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Mapping methane reduction potential of tidal wetland restoration in the United States

October 6, 2023

Coastal wetlands can emit excess methane in cases where they are impounded and artificially freshened by structures that impede tidal exchange. We provide a new assessment of coastal methane reduction opportunities for the contiguous United States by combining multiple publicly available map layers, reassessing greenhouse gas emissions datasets, and applying scenarios informed by geospatial information system and by surveys of coastal managers. Independent accuracy assessment indicates that coastal impoundments are under-mapped at the national level by a factor of one-half. Restorations of freshwater-impounded wetlands to brackish or saline conditions have the greatest potential climate benefit of all mapped conversion opportunities, but were rarer than other potential conversion events. At the national scale we estimate potential emissions reduction for coastal wetlands to be 0.91 Teragrams of carbon dioxide equivalents year−1, a more conservative assessment compared to previous estimates. We provide a map of 1,796 parcels with the potential for tidal re-connection.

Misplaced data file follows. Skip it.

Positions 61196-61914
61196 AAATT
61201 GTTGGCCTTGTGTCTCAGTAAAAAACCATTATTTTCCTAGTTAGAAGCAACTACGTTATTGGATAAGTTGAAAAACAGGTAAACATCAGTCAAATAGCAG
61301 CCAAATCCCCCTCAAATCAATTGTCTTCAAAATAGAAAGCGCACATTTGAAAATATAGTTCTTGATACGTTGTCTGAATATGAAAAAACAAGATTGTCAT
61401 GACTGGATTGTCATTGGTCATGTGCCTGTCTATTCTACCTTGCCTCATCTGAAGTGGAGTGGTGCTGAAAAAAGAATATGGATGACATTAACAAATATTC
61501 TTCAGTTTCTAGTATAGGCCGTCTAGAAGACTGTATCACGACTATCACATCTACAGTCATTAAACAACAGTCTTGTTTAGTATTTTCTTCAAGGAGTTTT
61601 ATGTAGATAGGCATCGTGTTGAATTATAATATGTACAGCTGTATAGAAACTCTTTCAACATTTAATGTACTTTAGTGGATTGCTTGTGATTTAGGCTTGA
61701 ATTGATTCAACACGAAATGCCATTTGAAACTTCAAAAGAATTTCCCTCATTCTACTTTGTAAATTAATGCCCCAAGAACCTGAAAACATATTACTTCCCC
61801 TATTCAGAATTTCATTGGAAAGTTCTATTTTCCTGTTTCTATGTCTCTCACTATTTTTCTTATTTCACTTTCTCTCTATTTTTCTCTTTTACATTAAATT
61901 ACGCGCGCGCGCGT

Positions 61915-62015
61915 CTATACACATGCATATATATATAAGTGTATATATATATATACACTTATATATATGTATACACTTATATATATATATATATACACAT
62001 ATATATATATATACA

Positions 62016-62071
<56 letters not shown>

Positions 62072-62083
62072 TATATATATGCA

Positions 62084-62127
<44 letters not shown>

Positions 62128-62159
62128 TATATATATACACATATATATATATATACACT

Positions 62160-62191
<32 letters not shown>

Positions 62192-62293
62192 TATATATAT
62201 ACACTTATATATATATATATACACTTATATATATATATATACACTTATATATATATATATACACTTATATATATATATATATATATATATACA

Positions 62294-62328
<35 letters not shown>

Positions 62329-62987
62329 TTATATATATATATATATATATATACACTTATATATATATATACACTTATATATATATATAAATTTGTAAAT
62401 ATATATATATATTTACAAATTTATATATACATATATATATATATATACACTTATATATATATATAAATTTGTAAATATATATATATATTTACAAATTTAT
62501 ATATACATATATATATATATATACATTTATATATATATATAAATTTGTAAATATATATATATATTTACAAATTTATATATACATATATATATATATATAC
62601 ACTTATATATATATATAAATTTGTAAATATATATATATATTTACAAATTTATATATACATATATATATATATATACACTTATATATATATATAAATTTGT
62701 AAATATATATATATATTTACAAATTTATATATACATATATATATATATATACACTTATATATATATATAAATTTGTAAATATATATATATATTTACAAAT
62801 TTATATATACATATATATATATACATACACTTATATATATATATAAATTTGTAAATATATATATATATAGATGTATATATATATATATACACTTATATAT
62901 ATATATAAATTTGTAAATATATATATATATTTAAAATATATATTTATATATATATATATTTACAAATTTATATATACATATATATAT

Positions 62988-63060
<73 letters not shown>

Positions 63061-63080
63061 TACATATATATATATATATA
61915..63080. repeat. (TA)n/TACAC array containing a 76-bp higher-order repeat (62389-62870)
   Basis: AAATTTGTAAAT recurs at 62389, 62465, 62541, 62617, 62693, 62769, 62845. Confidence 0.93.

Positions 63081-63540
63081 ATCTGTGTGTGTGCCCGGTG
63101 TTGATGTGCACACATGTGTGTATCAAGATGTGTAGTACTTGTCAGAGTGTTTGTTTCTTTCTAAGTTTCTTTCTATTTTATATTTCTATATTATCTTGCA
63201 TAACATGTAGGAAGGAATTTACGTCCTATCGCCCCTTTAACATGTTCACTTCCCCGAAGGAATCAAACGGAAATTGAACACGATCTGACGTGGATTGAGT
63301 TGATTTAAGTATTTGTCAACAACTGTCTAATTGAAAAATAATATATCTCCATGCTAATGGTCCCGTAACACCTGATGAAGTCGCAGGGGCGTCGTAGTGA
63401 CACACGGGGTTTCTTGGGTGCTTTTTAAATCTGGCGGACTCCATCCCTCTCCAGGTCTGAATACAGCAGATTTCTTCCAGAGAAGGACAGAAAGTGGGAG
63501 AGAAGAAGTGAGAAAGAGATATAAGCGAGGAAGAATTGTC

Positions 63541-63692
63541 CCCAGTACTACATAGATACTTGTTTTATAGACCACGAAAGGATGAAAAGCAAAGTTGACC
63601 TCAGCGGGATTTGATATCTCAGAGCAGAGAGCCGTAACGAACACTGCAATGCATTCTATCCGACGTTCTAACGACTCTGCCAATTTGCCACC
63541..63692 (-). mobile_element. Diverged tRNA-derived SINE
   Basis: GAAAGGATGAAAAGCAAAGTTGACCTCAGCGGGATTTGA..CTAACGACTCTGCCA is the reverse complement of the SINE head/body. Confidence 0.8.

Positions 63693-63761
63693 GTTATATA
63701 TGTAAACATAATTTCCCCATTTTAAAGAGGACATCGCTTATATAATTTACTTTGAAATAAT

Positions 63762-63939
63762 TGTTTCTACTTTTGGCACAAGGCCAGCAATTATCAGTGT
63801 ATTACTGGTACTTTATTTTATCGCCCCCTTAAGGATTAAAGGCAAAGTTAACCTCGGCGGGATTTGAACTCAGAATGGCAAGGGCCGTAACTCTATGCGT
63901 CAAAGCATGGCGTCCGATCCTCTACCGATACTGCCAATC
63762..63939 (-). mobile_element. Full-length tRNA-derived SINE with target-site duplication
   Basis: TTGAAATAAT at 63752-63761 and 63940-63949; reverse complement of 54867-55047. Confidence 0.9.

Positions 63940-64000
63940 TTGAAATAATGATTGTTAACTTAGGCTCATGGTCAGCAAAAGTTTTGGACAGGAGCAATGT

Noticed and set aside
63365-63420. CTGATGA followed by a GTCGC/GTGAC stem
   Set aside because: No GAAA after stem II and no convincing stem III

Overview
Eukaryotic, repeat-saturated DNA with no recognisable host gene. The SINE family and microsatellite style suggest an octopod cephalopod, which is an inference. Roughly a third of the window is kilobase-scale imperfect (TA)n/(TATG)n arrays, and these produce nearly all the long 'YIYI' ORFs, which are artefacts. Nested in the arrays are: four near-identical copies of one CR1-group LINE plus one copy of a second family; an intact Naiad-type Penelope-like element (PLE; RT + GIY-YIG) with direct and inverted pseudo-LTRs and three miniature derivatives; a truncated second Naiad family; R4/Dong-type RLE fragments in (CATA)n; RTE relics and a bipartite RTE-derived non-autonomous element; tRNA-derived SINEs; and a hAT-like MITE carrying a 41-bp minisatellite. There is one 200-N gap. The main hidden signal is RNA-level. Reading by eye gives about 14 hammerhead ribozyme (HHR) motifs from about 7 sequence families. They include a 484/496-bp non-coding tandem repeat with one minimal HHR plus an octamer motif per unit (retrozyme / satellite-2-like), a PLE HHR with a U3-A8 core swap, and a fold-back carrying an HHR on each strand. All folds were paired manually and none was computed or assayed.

Publication Year 2023
Title Mapping methane reduction potential of tidal wetland restoration in the United States
DOI 10.1038/s43247-023-00988-y
Authors James Holmquist, Meagan J. Eagle, Rebecca Molinari, Sydney K. Nick, Liana Stachowicz, Kevin D. Kroeger
Publication Type Article
Publication Subtype Journal Article
Series Title Communications Earth & Environment
Index ID 70249465
Record Source USGS Publications Warehouse
USGS Organization Woods Hole Coastal and Marine Science Center